Holy shit what a day! The day began with a rude awakening courtesy of the RCMP. Yep the pigs raided a 2 week old blockade of some fracking equipment owned by SWN. If you need some background watch my report about the blockade before the raid or read my twitter feed for my updates from today. A video report should be up early next week, but in the meantime, here’s a photo essay. Big ups to all the brave warriors defending the land!
For over two weeks now, a coalition of people including local Mi’kmaq residents, and anglophone and Acadian settlers, have blockaded the road leading to an equipment compound leased to South Western Energy or SWN.
SWN is a Texas based energy company, that has been attempting to conduct natural gas exploration in the area’s shale formations. It is believed that if significant deposits of gas are found, SWN would then employ the controversial extraction method of hydraulic fracturing or fracking. But since this past summer, protests, direct actions and sabotage have thwarted their work, and have turned public opinion on the side of the protesters.
Throughout the summer, police arrested dozens of people conducting non-violent civil disobedience. But since the arrival of members of the Mi’kmaq warrior society, the police have not been as keen to come near protesters.
The blockade is preventing SWN from operating thumper trucks, massive vehicles that gather seismic data to determine the location of natural gas.
During my short stay here I’ve witnessed the co-operation between natives and settlers, a partnership that has kept this blockade fully stocked and operational. Food, wood, hot coffee, tents and other supplies keep streaming all the while SWN berates the police in the media for not arresting the protesters.
In two days time, several people named in a court injuction are due to appear before a judge. In the meantime supporters keep arriving, but the warriors have also issued a callout for further support.
1. North Pole Freakout
2. Global Warming Greening the Planet
3. Obama’s strip tease
4. Dick Branson’s Plan B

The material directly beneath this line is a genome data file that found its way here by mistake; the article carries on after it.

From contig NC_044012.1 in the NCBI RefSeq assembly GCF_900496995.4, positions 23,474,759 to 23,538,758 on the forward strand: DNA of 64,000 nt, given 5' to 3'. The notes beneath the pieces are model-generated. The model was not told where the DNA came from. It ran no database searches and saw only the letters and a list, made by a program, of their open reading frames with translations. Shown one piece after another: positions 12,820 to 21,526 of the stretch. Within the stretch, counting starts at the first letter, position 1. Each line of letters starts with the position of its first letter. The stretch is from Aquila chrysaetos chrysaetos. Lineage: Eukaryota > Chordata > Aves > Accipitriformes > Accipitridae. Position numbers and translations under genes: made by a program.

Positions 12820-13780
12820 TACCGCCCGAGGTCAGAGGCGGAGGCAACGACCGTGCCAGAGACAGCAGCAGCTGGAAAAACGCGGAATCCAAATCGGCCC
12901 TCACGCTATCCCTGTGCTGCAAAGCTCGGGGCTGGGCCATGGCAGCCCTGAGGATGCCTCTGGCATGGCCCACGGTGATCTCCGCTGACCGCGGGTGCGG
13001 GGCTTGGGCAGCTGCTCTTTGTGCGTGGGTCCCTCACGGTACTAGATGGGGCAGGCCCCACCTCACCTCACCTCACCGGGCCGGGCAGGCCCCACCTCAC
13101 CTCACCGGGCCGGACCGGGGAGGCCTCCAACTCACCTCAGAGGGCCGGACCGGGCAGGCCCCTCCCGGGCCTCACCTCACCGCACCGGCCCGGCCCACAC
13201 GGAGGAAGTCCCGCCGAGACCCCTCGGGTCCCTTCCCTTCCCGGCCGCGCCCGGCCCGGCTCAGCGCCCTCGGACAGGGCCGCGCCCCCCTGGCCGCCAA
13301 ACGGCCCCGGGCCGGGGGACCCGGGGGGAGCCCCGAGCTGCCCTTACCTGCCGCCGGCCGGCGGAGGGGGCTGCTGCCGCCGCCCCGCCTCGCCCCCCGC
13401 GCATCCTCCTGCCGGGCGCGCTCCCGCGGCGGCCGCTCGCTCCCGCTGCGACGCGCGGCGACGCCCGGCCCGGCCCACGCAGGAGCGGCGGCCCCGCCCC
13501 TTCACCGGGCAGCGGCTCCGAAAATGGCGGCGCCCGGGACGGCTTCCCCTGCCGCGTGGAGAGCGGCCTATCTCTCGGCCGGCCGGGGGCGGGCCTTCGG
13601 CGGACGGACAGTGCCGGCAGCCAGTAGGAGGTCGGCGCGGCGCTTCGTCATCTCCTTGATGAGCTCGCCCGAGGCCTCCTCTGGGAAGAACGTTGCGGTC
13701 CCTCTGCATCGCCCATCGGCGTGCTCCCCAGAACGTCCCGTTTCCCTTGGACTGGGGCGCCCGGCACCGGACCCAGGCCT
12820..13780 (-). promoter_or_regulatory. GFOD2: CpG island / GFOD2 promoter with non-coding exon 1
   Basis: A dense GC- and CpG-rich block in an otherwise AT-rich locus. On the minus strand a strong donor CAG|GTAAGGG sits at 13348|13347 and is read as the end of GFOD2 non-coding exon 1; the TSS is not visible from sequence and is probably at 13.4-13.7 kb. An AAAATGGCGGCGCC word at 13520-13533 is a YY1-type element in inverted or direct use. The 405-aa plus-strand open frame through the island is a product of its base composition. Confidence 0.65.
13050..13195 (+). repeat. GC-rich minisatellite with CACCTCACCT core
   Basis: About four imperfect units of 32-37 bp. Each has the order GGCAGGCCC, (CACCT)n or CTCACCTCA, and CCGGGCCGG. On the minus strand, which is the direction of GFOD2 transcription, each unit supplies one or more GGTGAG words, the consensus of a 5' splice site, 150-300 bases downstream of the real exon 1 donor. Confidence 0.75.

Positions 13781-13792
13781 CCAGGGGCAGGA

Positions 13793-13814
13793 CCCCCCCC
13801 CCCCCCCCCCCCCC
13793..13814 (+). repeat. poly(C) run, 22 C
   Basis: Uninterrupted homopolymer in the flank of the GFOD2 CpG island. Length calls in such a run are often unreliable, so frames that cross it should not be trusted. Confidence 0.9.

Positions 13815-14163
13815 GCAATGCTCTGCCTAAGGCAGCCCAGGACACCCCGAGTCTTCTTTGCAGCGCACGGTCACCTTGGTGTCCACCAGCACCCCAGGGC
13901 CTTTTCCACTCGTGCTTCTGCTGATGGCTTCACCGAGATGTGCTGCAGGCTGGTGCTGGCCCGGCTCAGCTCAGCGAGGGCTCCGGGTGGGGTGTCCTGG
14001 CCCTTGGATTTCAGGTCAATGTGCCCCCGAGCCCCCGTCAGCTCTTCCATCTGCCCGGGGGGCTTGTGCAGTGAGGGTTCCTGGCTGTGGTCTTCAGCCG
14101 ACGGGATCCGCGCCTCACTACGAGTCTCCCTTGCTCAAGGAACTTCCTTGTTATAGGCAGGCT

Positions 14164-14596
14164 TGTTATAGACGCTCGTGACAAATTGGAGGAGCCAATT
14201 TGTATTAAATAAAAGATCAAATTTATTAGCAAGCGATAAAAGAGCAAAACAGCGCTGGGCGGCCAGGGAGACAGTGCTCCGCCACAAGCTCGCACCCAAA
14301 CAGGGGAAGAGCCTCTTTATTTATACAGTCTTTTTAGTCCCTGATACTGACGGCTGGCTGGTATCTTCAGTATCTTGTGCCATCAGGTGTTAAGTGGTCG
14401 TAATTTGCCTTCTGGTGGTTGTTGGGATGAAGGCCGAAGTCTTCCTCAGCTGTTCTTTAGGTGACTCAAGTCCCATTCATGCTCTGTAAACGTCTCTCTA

5. Steward Brant’s Mutant Future
6. Tepco nukes the Pacific
7. Frack Off!
8. Stink bombs for miners
9. You can’t drink money
10. Di Nigunim
11. The Endgame of the Tar Sands
The action camp call was simple, a camp to come and learn the skills in nonviolent direct action(NVDA) to shut down the first tar sands mine in the United States. The camp did as it set out to do. The action stopped all work on the mine site . It was so successful that US Oil Sands, the company pushing to develop the mining site, reported a 13% loss of their stock price on the day of the action. People laid their bodies in front of the machinery to prevent them from carving out the Earth. The action itself was the culmination of trainings performed at the action camp that went above and beyond blockade trainings.
The buildup started at the Utah Canyon Country Action Camp. The nearest town to the camp (pop 863) was famous for its melons, Green River’s esteem for these melons is so high that the town holds an annual event to celebrate them. The camp was stationed at a desert cut open by the Green River. The terrain of sand, heat, and rock formations is so breathtaking that every local mentioned it to us.
As I am about to post this blog piece, I just got a call from a man named Garvard Good Plume at Pine Ridge telling me that Wounded Knee is being auctioned off RIGHT NOW. I feel sick. Meanwhile, here's what I wrote earlier today....
I am sitting in a cafe in Rapid City, South Dakota on the Pine Ridge Reservation, early for my interview with Charmaine White Face. I watched the riveting, heartbreaking and informative film "Red Cry" for the second time last night to prepare for this interview. I also studied the very specific and helpful directives about how non-indigenous people can support indigenous people at www.lakotagrandmothers.org.
I haven't had much time to keep up with blogging... I spent almost a week in Oklahoma, camping near Ponca City with the Great Plains Tar Sands Resistance Camp - no electricity in my tent (although one tent did have a windmill and solar panels - I kid you not!). Although the action that we were training for all week didn't come off as planned, the overall experience came together as one of the most valuable I've had so far in a totally unexpected way.